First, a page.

Nazim Hikmet
  • Nazim Hikmet
  • Below the towers, under the arcades,
  • I wander through Prague late
  • at night.
  • The sky is an alembic distilling gold in the dark —
  • an alchemist’s still over a deep-blue flame.
  • I walk down the hill toward Charles Square:
  • on the corner, next to the clinic there,
  • is Doctor Faust’s house set back in a garden.
  • I knock on the door.
  • The doctor isn’t home.
  • As we all know,
  • on a night like this
  • about two hundred years ago,
  • the Devil took him
  • through a hole in the ceiling.
  • I knock on the door.
  • In this house I, too, will hand Satan a deed —
  • I, too, signed the deed with my blood.
  • I don’t want gold from him
  • or knowledge or youth.
  • I’ve had it with exile,
  • I give up!
  • If I could have just one hour in Istanbul.
  • I knock and knock on the door.
  • But the door doesn’t open.
  • Why? ,
  • Am I asking the impossible, Mephistopheles?
  • Or isn’t my tattered soul
  • worth buying?
  • In Prague the moon is rising lemon-yellow.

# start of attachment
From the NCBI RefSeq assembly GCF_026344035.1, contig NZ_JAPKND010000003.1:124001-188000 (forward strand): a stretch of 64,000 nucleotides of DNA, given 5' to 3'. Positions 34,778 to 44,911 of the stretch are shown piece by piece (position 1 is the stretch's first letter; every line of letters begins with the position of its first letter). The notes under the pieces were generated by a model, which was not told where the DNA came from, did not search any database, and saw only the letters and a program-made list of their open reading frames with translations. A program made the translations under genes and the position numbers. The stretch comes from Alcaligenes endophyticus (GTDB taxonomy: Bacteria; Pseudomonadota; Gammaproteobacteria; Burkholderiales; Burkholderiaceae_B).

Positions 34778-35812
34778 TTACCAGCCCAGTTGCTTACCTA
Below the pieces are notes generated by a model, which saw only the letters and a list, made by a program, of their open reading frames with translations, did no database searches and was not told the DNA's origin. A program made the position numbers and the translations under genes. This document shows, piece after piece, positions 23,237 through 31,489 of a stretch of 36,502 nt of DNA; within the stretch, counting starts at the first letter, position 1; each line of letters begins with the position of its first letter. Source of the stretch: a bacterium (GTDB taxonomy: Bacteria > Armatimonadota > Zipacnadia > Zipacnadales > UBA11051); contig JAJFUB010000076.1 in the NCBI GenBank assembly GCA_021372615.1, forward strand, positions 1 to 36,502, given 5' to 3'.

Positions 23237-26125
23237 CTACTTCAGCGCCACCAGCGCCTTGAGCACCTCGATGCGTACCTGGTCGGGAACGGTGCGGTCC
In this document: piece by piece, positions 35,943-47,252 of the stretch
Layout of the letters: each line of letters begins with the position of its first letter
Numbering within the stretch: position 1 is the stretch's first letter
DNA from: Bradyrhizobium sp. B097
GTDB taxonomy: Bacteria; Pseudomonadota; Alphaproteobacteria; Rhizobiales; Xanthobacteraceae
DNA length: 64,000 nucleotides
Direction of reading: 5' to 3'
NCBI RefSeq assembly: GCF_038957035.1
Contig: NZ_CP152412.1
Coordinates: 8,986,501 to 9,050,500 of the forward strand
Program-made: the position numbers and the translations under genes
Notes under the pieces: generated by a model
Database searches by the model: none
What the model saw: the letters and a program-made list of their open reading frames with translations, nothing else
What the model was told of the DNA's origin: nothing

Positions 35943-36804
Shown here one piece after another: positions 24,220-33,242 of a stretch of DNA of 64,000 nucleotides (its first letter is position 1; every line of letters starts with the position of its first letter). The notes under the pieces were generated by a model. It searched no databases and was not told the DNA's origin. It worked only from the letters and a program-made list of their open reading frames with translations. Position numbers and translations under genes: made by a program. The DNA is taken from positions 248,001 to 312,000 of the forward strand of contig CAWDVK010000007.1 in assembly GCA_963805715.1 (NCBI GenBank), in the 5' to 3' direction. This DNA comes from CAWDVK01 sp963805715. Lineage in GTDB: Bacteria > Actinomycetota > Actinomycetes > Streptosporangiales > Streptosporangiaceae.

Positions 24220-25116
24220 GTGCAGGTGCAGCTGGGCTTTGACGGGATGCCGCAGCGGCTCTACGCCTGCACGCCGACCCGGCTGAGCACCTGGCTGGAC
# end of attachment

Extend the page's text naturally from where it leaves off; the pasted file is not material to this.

• I stand outside Doctor Faust’s house
  • at midnight, knocking on the closed door.
  • —Translated by Randy Blasing and Mutlu Konuk


Nazim Hikmet (1902–1963), generally acclaimed as the greatest Turkish poet of the 20th Century, was imprisoned in 1938 on a charge of attempting to incite the Turkish navy into rebellion and spent the next 13 years in prison, from which he wrote some of his greatest poetry. A year after his release he managed to escape from Turkey in a tiny motorboat on a stormy night, was picked up by a Rumanian cargo ship, and made his way to Russia where he lived out the rest of his life in exile. However brutally he had been persecuted by the Turkish state for his Marxist views, he was and remains revered by the Turkish people for his humanity, compassion, personal heroism, and literary brilliance. Hikmet died of a heart attack in Moscow on June 3, 1963. “Faust’s House” is from
Poems of Nazim Hikmet, published by Persea Books, and is reprinted by permission.

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Comments

Twister March 5, 2012 @ 2:08 p.m.

I wrote a "Haiku."

My Master said "Seventeen syllables. It's the DISCIPLINE."

I, a poor disciple was trying for the TONE.

See? SNAFU!

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